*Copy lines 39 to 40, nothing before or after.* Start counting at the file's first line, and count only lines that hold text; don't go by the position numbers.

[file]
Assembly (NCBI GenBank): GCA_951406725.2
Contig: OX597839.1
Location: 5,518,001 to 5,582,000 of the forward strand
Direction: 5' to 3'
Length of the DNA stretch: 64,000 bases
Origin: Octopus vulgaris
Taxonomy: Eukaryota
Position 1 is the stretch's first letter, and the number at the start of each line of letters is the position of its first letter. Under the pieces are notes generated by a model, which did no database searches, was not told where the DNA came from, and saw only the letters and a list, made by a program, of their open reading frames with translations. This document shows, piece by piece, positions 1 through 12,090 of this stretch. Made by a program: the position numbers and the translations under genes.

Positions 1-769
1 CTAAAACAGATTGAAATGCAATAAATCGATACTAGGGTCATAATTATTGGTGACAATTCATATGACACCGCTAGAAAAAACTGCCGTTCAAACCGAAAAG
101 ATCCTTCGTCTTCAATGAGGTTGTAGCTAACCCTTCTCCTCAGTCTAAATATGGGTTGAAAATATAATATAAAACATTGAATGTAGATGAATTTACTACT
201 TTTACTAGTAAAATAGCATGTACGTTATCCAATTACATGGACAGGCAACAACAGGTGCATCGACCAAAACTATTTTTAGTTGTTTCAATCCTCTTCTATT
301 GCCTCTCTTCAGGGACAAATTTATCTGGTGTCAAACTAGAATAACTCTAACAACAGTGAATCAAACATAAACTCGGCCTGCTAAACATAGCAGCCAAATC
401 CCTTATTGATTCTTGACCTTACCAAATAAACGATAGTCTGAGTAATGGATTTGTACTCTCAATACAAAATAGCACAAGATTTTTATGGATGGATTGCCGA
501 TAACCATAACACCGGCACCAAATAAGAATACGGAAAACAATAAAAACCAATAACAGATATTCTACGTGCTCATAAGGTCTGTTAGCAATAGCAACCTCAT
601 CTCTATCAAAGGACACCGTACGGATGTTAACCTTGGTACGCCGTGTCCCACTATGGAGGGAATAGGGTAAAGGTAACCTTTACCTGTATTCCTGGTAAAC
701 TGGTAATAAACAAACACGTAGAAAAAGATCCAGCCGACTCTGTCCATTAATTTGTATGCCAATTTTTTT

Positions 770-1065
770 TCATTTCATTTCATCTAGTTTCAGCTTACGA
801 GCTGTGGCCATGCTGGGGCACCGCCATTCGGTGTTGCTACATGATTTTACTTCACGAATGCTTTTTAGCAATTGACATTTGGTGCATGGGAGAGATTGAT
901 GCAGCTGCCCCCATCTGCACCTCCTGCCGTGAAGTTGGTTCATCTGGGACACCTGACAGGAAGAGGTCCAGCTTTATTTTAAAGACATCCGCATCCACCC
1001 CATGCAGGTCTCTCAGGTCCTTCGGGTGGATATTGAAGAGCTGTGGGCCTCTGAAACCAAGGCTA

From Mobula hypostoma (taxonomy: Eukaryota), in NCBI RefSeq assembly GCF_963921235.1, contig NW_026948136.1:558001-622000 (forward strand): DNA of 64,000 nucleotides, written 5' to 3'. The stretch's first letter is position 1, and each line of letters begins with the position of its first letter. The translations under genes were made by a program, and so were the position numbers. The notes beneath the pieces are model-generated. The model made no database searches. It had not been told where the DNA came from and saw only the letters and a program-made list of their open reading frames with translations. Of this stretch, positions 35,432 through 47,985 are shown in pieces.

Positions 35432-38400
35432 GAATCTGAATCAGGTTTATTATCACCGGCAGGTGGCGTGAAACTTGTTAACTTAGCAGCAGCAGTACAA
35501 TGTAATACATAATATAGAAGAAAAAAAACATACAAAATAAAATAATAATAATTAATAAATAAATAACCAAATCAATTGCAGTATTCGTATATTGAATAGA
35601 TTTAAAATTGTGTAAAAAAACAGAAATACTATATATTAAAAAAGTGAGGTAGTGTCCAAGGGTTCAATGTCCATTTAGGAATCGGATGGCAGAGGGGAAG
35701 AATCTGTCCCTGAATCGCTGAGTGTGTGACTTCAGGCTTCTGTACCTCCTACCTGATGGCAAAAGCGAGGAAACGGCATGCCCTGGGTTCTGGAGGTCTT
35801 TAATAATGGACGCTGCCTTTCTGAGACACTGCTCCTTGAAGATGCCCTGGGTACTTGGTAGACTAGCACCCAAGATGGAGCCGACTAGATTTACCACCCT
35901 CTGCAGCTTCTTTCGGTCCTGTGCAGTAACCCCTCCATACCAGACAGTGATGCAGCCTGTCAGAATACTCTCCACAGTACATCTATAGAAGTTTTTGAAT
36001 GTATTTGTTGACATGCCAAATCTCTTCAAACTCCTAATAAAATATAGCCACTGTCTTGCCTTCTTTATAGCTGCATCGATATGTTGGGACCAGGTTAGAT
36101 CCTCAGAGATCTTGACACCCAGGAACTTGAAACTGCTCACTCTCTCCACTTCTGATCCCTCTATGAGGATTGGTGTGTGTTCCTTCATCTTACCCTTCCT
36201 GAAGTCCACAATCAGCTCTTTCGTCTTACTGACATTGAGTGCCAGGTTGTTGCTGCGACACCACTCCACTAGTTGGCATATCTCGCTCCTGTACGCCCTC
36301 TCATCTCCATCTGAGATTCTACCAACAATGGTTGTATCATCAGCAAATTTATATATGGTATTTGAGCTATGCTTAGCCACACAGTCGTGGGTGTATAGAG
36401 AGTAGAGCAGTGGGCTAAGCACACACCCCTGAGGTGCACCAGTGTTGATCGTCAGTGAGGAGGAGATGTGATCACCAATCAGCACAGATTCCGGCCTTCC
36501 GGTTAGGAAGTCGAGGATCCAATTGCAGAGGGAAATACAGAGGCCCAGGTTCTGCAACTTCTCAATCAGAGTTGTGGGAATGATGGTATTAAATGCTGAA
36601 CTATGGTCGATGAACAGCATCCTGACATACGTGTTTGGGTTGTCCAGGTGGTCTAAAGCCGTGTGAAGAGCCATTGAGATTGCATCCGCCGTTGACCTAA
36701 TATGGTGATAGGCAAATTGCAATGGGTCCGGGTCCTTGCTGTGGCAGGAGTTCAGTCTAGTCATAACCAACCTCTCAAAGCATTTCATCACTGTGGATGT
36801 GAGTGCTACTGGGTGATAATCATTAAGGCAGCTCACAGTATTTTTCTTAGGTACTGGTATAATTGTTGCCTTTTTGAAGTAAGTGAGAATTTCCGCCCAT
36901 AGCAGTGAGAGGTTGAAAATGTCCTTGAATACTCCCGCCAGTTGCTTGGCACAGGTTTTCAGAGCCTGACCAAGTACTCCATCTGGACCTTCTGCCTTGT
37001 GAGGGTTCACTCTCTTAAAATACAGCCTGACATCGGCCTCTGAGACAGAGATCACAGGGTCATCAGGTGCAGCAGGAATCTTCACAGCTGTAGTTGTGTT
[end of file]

36801 GAGTGCTACTGGGTGATAATCATTAAGGCAGCTCACAGTATTTTTCTTAGGTACTGGTATAATTGTTGCCTTTTTGAAGTAAGTGAGAATTTCCGCCCAT
36901 AGCAGTGAGAGGTTGAAAATGTCCTTGAATACTCCCGCCAGTTGCTTGGCACAGGTTTTCAGAGCCTGACCAAGTACTCCATCTGGACCTTCTGCCTTGT